Love of God and love of neighbour are thus inseparable, they form a single commandment.

However, both of these are from Deus Caritas Est (Pope Benedict XVI).

Oremus pro invicem!

Friday, March 11, 2016

Just had a great week with "my" seminarian and 3 others. Here are 3 of the 4 here, just before departing. We need many young men like these who are open to God's will.
Godspeed to them on their trip back to seminary and in their larger (and longer) journey!
Oremus pro invicem!

Wednesday, March 09, 2016

I've heard the story before (heard it again last night in a new light): on October 2, 1928, while in prayer St. Josemaria Escriva "saw" Opus Dei.

I have always wondered if this was a mystical experience, a visionary experience, or simply an idea or inspiration which came in prayer.

The last has always seemed impossible to me-but now I am not so sure.

Action should always be rooted in prayer (I read point in The Way not too long ago making this very point.)

So if you do spend this time with our Lord daily and inspiration comes, you need to act upon it. I did that once .... I did that once...

That is the (one of many) difference(s) between myself and the saint. I recall some inspirations from prayer, but my response has been, "I am not the man to do this!"; "I can't do this by myself."; "This is a good idea for someone else to try."

But I forget: God did communicate to someone else-He talked to me! And wants a leap of faith. He wants us to rely on Him-He doesn't leave us out in the cold on our own.

It is good it is Lent ....

I did take a leap of faith in one thing: I planted sweet corn this week. I planted this early once before and was richly rewarded.
Corn can take a light frost, but not a heavy frost. The problem with waiting until April is that the rain here usually quits around the first of June, which leaves the critical weeks for corn dry. Year after year we lose much of the crop to lack of rain.
However, if you plant early and there is no hard frost, you may get the best looking and tasting, and bountiful sweet corn.
Finally, finished The Deerslayer. Such an enjoyable saga.
Oremus pro invicem!

Friday, March 04, 2016

"God's First Book"

If you have every spent much time looking at  Wyoming Catholic College you might be familiar with the phrase and concept of "studying God's first book".
I think I have found what should be their cornerstone book with regard to this saying.
Here's a short excerpt from The Deerslayer by James Fenimore Cooper:
My edication has been altogether in the woods; the only book I read, or care about reading, is the one which God has opened afore all his creatur's in the noble forests, broad lakes, rolling rivers, blue skies, and the winds and tempests, and sunshine, and other glorious marvels of the land! This book I can read, and I find it full of wisdom and knowledge. (Hawkeye to Judith in The Deerslayer, Chapter 24)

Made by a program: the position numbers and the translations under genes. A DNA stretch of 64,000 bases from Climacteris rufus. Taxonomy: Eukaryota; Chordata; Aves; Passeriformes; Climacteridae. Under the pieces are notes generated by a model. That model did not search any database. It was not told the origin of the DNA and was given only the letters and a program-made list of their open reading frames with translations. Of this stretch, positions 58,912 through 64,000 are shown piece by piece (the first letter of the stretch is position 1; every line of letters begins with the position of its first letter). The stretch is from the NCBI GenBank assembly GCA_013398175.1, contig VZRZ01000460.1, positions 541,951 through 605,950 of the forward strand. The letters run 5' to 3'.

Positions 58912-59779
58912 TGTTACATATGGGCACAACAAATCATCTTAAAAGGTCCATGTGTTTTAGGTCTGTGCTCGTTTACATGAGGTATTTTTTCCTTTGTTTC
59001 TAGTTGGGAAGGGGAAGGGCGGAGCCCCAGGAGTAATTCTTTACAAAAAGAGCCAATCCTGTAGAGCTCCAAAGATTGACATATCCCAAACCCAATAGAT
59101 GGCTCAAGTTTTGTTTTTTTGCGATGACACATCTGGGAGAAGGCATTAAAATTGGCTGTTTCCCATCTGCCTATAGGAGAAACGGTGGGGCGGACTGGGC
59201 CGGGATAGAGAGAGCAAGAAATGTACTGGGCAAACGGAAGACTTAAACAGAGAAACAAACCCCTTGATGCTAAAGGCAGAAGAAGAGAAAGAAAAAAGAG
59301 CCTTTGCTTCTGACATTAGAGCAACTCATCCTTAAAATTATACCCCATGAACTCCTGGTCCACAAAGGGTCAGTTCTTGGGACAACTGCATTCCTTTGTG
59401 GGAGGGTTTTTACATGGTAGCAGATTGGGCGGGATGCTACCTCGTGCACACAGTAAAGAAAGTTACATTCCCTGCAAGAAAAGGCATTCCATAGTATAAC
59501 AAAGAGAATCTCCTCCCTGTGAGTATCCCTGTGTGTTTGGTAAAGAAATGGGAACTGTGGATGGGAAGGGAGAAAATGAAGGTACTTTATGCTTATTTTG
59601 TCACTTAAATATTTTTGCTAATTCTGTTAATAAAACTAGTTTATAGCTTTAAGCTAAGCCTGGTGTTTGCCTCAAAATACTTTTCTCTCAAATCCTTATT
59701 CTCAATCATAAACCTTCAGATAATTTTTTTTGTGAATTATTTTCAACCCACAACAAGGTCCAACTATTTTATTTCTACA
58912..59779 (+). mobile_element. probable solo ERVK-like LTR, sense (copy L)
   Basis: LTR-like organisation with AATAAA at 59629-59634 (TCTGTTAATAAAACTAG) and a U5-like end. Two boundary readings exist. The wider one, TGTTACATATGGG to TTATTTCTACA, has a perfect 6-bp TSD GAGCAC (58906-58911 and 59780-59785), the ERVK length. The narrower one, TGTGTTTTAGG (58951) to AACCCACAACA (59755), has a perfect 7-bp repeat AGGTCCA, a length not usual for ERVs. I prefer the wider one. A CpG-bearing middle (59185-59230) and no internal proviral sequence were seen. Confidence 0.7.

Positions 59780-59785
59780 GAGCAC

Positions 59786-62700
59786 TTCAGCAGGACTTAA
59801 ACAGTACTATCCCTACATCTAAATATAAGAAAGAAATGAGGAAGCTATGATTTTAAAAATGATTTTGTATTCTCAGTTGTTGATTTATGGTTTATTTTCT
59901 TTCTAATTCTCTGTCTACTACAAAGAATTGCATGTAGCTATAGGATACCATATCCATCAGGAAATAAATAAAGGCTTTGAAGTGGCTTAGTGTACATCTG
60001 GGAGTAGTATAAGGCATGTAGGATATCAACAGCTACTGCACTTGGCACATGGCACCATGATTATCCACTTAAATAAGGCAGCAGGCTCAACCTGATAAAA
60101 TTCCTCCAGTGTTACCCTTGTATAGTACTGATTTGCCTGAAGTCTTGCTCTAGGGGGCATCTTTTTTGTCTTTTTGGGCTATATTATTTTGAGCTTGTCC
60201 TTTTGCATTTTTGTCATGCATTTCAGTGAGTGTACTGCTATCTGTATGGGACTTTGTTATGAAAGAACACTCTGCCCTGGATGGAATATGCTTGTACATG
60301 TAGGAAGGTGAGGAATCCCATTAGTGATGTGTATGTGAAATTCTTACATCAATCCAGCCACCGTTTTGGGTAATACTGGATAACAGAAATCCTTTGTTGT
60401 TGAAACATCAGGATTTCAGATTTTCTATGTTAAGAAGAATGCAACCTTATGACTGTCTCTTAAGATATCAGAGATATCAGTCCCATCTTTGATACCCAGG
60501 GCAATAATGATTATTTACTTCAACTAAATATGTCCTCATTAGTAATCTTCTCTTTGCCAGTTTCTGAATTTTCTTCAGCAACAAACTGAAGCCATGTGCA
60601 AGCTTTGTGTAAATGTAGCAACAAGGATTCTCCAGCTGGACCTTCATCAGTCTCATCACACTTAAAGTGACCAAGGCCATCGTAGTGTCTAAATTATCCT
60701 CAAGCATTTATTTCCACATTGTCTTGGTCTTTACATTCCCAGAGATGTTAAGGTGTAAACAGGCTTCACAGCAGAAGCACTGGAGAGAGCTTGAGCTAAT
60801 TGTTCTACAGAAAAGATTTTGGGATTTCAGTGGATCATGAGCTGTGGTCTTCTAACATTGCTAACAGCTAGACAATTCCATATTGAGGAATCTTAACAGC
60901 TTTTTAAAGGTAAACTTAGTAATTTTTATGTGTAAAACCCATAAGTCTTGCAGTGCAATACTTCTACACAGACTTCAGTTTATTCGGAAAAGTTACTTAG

Now Hawkeye is surely no Catholic, but just as surely identifies himself as a Christian and exhibits many Christian virtues.
Oremus pro invicem!

Wednesday, March 02, 2016

Pick the guy who doesn't care ...

So I have seen parts of some of the debates. I have read the literature in the mail. I have seen cuts of speeches by various candidates here and there.
Here is my (long sought and highly paid for) impressions. To almost every candidate running, the most important issue is themselves-whether they can be elected or not.
The exception would seem to be Bernie Sanders. I don't think he cares whether he is elected or not as long as the problems are fixed.
Bernie Sanders also seems to be the only candidate that has a clue to what our problems are as a nation. Of course his solutions are not nearly mine, but he should get some points for recognizing some of the problems which are so hidden from the minds of all the others.
That being said, his stands on life issues and marriage are so abhorrent, one couldn't vote for him in a general election, even if one could hold their nose on the socialism.
We are in a sorry state when the only guy running worthy of the presidency is a Socialist from Vermont. (Nothing against Vermont, I have very fond memories of summers in Vermont at Opus Dei camps during my high school years.)
Oremus pro invicem!

Tuesday, March 01, 2016

Reading and working

I am just about finished Les Miserables (actually reading it.) (Ho, hum).
I am listening to The Deerslayer (James Fenimore Cooper). Makes me want to get into the woods.
For Christmas, another book I received was Life From Our Land by Marcus Grodi. So far, pretty interesting, but not what I expected and not the book I would have written.
I am re-reading Pope Benedict's Encyclical Deus Caritas Est. I read it some years ago, but I am older now and may get more out of it.
Yesterday we planted broccoli, early peas, spinach, Swiss chard, and radishes. A good start ....
We also finally sold Red, our old boar. He is going to 3 sows, so should be happy and busy.

Oremus pro invicem!